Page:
How to Deal with Kids’ Inappropriate Comments

This 2-MINUTE TRAINING VIDEO will help equip volunteers to be prepared to speak the truth in love.
2 min read

How to Deal with Kids’ Inappropriate Comments

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There you are, teaching about the love of God, and a child makes an offensive, awkward, or inappropriate comment.

What should you do?

Remember that not everything kids say is intentional!

Always be prepared and remember that not everything kids say is intentional—they might not even realize what they’re actually saying.

Here are some ideas for how to handle this situation:

Ignore It

Don’t pounce on something and make it a big deal—especially if no one else noticed.

If you can, just let it go.

Don’t Reward It

If the comment gets a laugh, the child is likely to do it again.

If you can ignore it, do so.

And if you can’t ignore it, deal with it as quickly and graciously as possible.

Don’t Shame the Child

Avoid responses like, “Why would you say something like that?”

It’s possible she was unaware that the comment was inappropriate or that it might hurt someone’s feelings.

Give a Gentle Reminder

Refer to the classroom rules you have posted and give attention to the behavior you want.

Consider comments like “Let’s all remember to be kind with our words.”

Model Kindness

If the comment was directed at someone, support the wounded child or volunteer. Consider saying something like “Everyone in this room is different and wanted.”

This immediately gives back what the rude comment took away—so do this whenever you can.

Follow the Discipline Strategies of Your Ministry

If the comments continue, the child might need to be taken aside and given a warning or placed in a “time out” area.

As a last resort, the child may need to be removed—either by another leader or by a parent.

Redirect the Child’s Energy

If a child clearly enjoys talking in class, take advantage of his enthusiasm.

Have him shout out answers or repeat parts of the Scripture you’re teaching.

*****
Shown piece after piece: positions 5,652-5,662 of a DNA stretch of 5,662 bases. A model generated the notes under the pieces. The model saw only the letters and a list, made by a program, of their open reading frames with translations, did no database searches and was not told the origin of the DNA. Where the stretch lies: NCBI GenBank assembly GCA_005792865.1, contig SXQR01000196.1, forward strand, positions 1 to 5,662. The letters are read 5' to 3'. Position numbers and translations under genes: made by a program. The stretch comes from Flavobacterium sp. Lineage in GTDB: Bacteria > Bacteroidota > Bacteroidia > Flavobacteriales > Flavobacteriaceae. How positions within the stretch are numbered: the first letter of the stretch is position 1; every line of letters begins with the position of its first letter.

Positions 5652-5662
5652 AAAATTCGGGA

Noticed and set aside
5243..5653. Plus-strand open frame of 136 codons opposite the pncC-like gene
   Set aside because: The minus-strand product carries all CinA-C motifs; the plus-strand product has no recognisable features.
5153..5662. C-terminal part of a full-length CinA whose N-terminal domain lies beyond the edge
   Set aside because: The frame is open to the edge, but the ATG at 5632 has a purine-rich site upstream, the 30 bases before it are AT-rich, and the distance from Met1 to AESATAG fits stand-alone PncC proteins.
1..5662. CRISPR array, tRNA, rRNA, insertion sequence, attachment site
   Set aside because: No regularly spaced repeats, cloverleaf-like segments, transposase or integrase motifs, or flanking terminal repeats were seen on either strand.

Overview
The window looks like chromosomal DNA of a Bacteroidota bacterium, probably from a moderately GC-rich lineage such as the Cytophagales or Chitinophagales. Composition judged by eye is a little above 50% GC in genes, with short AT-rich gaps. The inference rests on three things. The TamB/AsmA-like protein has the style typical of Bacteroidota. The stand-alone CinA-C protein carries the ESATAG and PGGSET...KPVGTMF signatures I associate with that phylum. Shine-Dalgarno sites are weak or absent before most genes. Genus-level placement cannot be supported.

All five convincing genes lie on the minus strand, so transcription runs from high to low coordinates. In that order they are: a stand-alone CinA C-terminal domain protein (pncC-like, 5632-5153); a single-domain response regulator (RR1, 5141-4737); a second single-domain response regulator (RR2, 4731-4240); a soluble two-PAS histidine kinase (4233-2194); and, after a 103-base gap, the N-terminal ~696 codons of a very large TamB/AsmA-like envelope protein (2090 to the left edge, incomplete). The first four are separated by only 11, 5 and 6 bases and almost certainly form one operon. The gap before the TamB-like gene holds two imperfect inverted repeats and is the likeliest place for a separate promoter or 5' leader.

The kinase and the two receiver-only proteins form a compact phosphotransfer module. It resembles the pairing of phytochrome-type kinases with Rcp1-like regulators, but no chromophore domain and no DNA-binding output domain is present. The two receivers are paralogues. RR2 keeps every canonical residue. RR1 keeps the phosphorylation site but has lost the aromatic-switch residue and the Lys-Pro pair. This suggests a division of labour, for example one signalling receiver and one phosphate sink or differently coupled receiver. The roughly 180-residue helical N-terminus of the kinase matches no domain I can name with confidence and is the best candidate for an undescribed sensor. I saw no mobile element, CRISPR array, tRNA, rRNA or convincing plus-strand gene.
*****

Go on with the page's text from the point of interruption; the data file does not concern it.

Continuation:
Deal with It Privately

If the inappropriate comment seemed intentional or was repeated, you’ll need to address it.

If parental involvement is called for, approach the issue with grace and reassure parents that their child is welcome.

Consider Taking It to Leadership

If the comment suggests an unsafe or abusive home environment, don’t ignore it.

Talk about the incident with your ministry leaders and pray for wisdom and guidance before you respond.

Know your responsibilities according to your church’s policies and state laws.

And, of course, pray for this child and her family.

Always speak the truth in love and keep your ministry goals in mind.

Whatever you do, remember to always speak the truth in love and keep your ministry goals in mind. Make sure kids and parents feel welcome, so they can experience what’s most important—relationship with God.

Questions for Your Team to Think About:

  • Has anyone in your ministry faced this situation? What did they do?
  • What’s your ministry’s discipline strategy?

Your heart beats for kids to know, love, and follow Jesus. And ours does too. Try any or all of our programs and lessons before you commit to buying. Check them out here.

Your heart beats for kids to know, love, and follow Jesus. And ours does too. Try any or all of our programs and lessons before you commit to buying. Check them out here.

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  Updated on September 23, 2019

About the Author

  • Your Ministry Spark Team is made of ministry volunteers, leaders, and experts who work with David C Cook. We’re passionate about helping others know, love, and follow Jesus. And, we have a big heart for those who serve the kingdom—that’s you. Together, we can do this!

© 2020 David C Cook. All rights reserved.
© 2019 David C Cook. All rights reserved.
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